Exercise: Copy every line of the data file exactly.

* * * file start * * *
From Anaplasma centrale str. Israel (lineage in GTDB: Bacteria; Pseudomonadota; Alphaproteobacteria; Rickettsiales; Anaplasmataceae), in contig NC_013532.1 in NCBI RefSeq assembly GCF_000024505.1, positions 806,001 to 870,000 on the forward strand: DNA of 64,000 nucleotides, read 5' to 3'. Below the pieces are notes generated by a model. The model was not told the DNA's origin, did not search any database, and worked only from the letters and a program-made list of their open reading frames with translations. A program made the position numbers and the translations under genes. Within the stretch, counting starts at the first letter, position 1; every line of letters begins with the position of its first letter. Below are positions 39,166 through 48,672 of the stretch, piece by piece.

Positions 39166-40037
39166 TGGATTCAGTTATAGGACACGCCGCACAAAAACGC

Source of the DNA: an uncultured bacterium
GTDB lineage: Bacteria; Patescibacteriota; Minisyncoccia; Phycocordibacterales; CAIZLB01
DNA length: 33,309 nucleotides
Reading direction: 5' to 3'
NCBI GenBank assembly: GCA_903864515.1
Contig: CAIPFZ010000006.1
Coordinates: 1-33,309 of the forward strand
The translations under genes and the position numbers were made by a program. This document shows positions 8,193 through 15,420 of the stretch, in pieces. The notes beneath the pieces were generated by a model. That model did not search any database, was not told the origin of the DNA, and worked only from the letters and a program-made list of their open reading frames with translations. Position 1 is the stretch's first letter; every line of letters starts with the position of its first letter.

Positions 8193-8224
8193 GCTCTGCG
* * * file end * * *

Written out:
From Anaplasma centrale str. Israel (lineage in GTDB: Bacteria; Pseudomonadota; Alphaproteobacteria; Rickettsiales; Anaplasmataceae), in contig NC_013532.1 in NCBI RefSeq assembly GCF_000024505.1, positions 806,001 to 870,000 on the forward strand: DNA of 64,000 nucleotides, read 5' to 3'. Below the pieces are notes generated by a model. The model was not told the DNA's origin, did not search any database, and worked only from the letters and a program-made list of their open reading frames with translations. A program made the position numbers and the translations under genes. Within the stretch, counting starts at the first letter, position 1; every line of letters begins with the position of its first letter. Below are positions 39,166 through 48,672 of the stretch, piece by piece.

Positions 39166-40037
39166 TGGATTCAGTTATAGGACACGCCGCACAAAAACGC

Source of the DNA: an uncultured bacterium
GTDB lineage: Bacteria; Patescibacteriota; Minisyncoccia; Phycocordibacterales; CAIZLB01
DNA length: 33,309 nucleotides
Reading direction: 5' to 3'
NCBI GenBank assembly: GCA_903864515.1
Contig: CAIPFZ010000006.1
Coordinates: 1-33,309 of the forward strand
The translations under genes and the position numbers were made by a program. This document shows positions 8,193 through 15,420 of the stretch, in pieces. The notes beneath the pieces were generated by a model. That model did not search any database, was not told the origin of the DNA, and worked only from the letters and a program-made list of their open reading frames with translations. Position 1 is the stretch's first letter; every line of letters starts with the position of its first letter.

Positions 8193-8224
8193 GCTCTGCG